Katherine Chen’ 15 reflects on the community she has discovered:
One of the most fascinating girls I have met so far on this trip is Pili, a 17 year old girl who lives in the dorms but does not attend the day school. Pili, instead, makes and sells her own soaps. She dreams of one day being able to sustain herself financially by making luxury soaps for Tanzania hotels and stores. I talked to her yesterday, while working with the refuge group, and she helped our group a lot in talking with the matrons, as she spoke English while the matrons we were working with did not. She also taught us useful Swahili words and helped us learned the names of some of the children as they sat in the dining hall.
Pili is also a talented hip-hop/breakdancer and this afternoon during our down time at the girls dining hall, she showed us some of her moves. She can isolate certain parts of her body and the movements are mesmerizing. We told her it was amazing, and she shakes off the compliment and tells me to dance for her. So I showed her the only bit of dance choreography I know- a beginner’s hip hop dance piece. Despite my obvious flaws she still asked me to teach it to her, and showed honest interest in learning it. Her caring and friendly qualities are something so common among all of the JBFC children. Although we must seem very different to the children, they are always introducing themselves saying ‘welcome’ and ‘I love you’ to us.
After dinner and prayer night with the girls, a dance party was held in the dining hall. The dance parties here are unlike like those of Deerfield. They play mostly African pop music, from a single small portable speaker, and dance together as one group holding hands. In some parts of the dance people formed a circle around someone break dancing or just someone with exceptional moves, and of course Pili was in the circle for a while. There were also so many other girls who were great at dancing and the girls would cheer and hug them after they moved out of the circle.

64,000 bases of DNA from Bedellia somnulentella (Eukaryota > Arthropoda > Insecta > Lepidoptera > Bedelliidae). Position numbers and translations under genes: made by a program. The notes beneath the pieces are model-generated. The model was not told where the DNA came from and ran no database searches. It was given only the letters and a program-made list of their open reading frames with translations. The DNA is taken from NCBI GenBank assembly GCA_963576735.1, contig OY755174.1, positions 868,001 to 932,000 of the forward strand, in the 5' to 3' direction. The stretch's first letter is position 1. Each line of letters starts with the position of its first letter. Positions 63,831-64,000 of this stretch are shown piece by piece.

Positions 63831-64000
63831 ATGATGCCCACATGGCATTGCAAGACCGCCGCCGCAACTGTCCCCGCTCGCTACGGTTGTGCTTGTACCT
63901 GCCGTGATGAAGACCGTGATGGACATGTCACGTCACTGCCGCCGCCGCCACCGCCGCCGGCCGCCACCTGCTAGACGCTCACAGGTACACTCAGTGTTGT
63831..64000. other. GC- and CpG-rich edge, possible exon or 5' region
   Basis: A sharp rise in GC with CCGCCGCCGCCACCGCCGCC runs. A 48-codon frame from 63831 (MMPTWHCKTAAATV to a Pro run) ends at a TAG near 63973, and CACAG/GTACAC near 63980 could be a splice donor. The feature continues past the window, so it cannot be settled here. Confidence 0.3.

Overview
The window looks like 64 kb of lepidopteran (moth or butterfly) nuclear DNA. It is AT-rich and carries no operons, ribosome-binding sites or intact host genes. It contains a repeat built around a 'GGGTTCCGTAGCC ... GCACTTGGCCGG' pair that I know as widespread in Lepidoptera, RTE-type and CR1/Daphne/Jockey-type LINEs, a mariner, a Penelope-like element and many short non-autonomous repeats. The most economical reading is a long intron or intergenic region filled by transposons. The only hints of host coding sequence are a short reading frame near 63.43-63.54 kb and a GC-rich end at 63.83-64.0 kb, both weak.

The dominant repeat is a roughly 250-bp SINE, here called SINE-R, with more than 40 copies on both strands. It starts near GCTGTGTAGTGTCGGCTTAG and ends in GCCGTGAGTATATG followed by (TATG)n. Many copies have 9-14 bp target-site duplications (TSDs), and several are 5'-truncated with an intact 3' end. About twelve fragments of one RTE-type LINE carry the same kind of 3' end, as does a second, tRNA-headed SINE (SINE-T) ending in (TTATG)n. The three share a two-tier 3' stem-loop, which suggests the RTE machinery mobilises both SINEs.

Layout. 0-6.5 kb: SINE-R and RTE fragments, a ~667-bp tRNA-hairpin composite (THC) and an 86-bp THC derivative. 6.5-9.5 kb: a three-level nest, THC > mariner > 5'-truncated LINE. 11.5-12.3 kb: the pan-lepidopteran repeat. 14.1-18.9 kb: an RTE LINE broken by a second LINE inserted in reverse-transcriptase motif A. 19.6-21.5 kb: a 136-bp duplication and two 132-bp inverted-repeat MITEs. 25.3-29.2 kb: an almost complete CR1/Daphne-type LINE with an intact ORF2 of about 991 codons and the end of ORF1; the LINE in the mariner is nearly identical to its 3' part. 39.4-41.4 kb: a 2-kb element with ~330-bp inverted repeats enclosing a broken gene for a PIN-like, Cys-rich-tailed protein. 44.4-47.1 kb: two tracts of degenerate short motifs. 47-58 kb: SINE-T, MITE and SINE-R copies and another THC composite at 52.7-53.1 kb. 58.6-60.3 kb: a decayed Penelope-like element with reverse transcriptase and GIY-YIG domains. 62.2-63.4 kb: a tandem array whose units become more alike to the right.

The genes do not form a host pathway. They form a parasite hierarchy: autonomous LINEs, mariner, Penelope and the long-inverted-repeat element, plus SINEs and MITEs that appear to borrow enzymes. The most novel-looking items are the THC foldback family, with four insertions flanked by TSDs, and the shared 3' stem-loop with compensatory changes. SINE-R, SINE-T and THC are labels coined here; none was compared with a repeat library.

At one point during the dance, Pili came up behind me and placed her hands around my eyes. After I turned around, laughing, to discover who it was, Pili pushed me into the circle saying, ‘Go on. You can dance!’. At first I resisted as I knew I could not dance especially when compared to these girls. However, Pili’s convincing smile and continuous persistence led me to take a risk and dance in the middle of the circle. Despite looking silly dancing in front of everyone, I had so much fun as the girls cheered me on. Afterwards, as I left the circle, Pili came up and gave me a hug, and other girls came up to hold my hand and dance. Although I have only be here for four days, I feel completely apart of the JBFC community.
Every night, it takes forever to leave the girls. We all exchange hugs and smiles, as we tell each other ‘goodnight’ and ‘I love you’, even with girls we may have not met yet. For a community with not very much at all, they are the happiest people I have come across, and it surprises me everyday how welcoming and loving a group of people can be.